Life in a Day, Wednesday at 7:15 p.m., at Cornell Cinema, Willard Straight Hall: The Washington Post called Life in a Day “without exaggeration, a profound achievement” after it debuted last year at Sundance. Looking at the format and scale of the movie, one cannot help but marvel at the innovation behind and the sheer number of participants involved in the film. Life in a Day is synthesized from the best of 8,000 video submissions in response to Youtube’s experimental project calling people to record what transpires in their life over a 24 hour period. The Cornell Cinema screening this Wednesday will also include a guest-appearance by Mike Solomon ’00, the co-creator of Youtube and the architect of Yelp and Paypal. — Charley Du
The Complete History of America (Abridged) by the Reduced Shakespeare Company at the State Theatre, Saturday at 8 p.m.: The witty alternative to the other R.S.C. takes viewers on a hysterical and historical ride through American history this weekend. Just in time for the 2012 U.S. Presidential Elections, the Reduced Shakespeare Company’s Complete History covers an incredibly wide range of crucial political developments, from the Tea Party to Occupy Wall Street, that might just prove influential when you cast your ballot. How many Democrats does it take to screw in a light bulb? The answer to this question, among others, will be revealed at Saturday’s show when the Reduced Shakespeare Company. takes a stab at writing political history. — Daveen Koh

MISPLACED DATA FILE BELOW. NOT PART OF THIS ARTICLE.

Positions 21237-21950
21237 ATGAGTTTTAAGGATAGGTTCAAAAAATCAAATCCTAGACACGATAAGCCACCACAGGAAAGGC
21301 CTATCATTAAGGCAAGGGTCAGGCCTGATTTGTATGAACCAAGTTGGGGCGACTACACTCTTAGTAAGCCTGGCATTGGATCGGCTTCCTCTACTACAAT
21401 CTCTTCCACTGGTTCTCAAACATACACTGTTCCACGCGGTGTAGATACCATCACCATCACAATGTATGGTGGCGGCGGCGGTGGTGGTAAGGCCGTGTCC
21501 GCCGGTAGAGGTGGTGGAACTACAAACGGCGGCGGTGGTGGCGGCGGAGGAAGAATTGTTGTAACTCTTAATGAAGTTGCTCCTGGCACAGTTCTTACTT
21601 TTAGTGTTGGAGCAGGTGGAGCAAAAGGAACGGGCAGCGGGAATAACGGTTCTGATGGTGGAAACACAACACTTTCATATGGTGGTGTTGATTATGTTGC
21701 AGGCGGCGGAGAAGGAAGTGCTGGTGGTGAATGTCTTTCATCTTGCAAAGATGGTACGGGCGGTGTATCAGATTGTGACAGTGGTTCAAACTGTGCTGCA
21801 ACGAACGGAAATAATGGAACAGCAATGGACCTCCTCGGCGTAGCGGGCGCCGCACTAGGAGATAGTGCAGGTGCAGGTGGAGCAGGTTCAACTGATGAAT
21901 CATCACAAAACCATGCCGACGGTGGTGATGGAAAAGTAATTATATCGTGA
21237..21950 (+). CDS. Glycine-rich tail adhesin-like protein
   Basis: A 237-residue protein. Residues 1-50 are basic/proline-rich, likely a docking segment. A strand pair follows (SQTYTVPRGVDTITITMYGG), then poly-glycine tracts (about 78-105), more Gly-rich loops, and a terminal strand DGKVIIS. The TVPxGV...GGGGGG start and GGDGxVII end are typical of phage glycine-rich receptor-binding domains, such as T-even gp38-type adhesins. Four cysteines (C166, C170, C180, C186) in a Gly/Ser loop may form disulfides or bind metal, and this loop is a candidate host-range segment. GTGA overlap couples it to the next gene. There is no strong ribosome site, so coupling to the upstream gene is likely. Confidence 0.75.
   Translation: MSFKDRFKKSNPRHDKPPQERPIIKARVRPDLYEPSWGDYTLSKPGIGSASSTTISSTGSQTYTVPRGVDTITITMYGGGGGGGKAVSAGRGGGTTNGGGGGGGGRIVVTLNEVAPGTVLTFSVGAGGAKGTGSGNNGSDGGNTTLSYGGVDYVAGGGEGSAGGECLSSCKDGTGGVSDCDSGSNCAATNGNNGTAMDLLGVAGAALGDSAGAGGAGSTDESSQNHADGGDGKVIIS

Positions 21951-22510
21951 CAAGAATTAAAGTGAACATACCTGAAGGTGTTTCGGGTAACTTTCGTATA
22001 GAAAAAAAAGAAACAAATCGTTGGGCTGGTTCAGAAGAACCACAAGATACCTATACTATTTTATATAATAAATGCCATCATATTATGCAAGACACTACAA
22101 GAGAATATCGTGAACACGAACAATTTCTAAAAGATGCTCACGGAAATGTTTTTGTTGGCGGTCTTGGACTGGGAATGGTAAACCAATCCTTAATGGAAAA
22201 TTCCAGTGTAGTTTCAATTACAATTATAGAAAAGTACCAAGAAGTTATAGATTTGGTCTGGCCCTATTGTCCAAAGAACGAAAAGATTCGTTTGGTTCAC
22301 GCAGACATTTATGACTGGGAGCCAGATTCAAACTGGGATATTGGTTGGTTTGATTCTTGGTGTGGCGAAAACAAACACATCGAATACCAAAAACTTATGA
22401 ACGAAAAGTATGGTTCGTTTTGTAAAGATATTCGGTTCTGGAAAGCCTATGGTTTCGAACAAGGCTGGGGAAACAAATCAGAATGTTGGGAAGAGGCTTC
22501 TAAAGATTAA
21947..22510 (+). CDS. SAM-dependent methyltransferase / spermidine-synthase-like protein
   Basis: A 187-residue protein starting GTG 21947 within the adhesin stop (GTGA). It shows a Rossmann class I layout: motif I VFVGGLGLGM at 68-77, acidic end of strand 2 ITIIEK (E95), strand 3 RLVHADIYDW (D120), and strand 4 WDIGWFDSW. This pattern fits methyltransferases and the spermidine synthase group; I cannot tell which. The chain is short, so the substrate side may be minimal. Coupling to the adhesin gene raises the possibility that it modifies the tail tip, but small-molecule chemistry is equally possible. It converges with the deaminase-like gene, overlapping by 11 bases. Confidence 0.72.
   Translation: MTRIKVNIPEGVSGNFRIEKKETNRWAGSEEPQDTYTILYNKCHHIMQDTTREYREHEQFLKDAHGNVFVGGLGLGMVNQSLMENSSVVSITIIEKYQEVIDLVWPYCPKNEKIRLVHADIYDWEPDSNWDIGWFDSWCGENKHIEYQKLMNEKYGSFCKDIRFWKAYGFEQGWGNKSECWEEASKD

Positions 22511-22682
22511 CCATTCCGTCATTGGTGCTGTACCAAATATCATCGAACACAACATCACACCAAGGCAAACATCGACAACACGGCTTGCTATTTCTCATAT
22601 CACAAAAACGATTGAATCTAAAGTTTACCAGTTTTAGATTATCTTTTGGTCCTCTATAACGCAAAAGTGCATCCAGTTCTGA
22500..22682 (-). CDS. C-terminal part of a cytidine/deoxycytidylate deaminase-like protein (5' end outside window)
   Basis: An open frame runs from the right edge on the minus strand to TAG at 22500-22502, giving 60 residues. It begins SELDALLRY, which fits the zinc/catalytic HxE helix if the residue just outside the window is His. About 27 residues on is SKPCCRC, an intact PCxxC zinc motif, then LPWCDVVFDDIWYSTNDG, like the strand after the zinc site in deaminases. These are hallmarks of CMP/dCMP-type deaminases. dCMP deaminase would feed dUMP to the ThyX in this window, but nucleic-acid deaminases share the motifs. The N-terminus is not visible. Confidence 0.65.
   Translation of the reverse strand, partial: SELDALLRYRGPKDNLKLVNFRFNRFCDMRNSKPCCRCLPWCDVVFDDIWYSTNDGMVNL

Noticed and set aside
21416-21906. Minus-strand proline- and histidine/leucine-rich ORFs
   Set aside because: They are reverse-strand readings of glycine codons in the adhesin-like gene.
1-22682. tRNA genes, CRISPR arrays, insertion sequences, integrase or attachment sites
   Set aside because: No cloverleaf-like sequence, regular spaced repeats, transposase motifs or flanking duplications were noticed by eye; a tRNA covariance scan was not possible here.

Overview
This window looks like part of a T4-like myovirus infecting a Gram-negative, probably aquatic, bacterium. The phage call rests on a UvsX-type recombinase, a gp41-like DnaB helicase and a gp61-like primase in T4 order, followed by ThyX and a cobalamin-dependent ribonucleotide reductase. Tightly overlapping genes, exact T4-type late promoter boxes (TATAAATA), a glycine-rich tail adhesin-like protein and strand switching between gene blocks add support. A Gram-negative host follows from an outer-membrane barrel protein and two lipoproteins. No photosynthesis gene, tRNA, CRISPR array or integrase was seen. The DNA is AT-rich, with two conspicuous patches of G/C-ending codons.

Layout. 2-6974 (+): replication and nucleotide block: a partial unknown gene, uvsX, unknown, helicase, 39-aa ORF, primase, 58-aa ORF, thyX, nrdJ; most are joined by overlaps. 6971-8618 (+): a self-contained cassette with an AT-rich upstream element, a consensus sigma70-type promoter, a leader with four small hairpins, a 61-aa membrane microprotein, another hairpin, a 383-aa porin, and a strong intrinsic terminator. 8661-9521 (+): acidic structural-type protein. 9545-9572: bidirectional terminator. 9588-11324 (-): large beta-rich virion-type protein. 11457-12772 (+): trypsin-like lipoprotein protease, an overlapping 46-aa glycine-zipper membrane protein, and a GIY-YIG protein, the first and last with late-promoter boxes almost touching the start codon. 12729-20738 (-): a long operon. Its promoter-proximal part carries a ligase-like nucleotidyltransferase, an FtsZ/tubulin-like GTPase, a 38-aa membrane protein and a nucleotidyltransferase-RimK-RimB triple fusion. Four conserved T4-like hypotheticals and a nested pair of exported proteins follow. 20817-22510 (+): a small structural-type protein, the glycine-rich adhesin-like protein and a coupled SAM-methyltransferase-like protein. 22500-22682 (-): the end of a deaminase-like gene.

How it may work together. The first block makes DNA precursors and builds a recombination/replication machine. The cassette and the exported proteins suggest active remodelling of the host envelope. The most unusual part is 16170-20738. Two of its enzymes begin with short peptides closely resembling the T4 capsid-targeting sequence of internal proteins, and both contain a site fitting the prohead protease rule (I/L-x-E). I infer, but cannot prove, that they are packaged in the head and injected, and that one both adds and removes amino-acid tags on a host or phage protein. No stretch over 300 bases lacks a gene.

Jonathan Franzen, Thursday November 1 at 7:30 p.m., at Sage Chapel; tickets available Monday October 1 from 9 a.m.: The prolific novelist and frequent New Yorker contributor Jonathan Franzen has been the recipient of nearly every literary award a writer could dream of. The Fulbright scholar’s best-selling 2001 effort, The Corrections, earned him the James Tait Black Memorial Prize, the National Book Award and a considerable amount of controversy. Franzen allegedly suggested that Oprah Winfrey’s selection of his novel for her book club dissuaded men from reading the work, leading Winfrey to cancel his appearance on her show. The philosophical Franzen, who regularly documents quiet lives, most recently published Farther Away, a collection of essays that deals with such eclectic topics as bird-watching and his friendship with the brilliant David Foster Wallace.
Thursday’s event is presented by Barbara and David Zalaznick Reading series, part of Cornell’s Creative Writing program. Tickets, limited at two per person, are free and available from 9 a.m. today at the Willard Straight Box Office, Willard Straight Hall. — Daveen Koh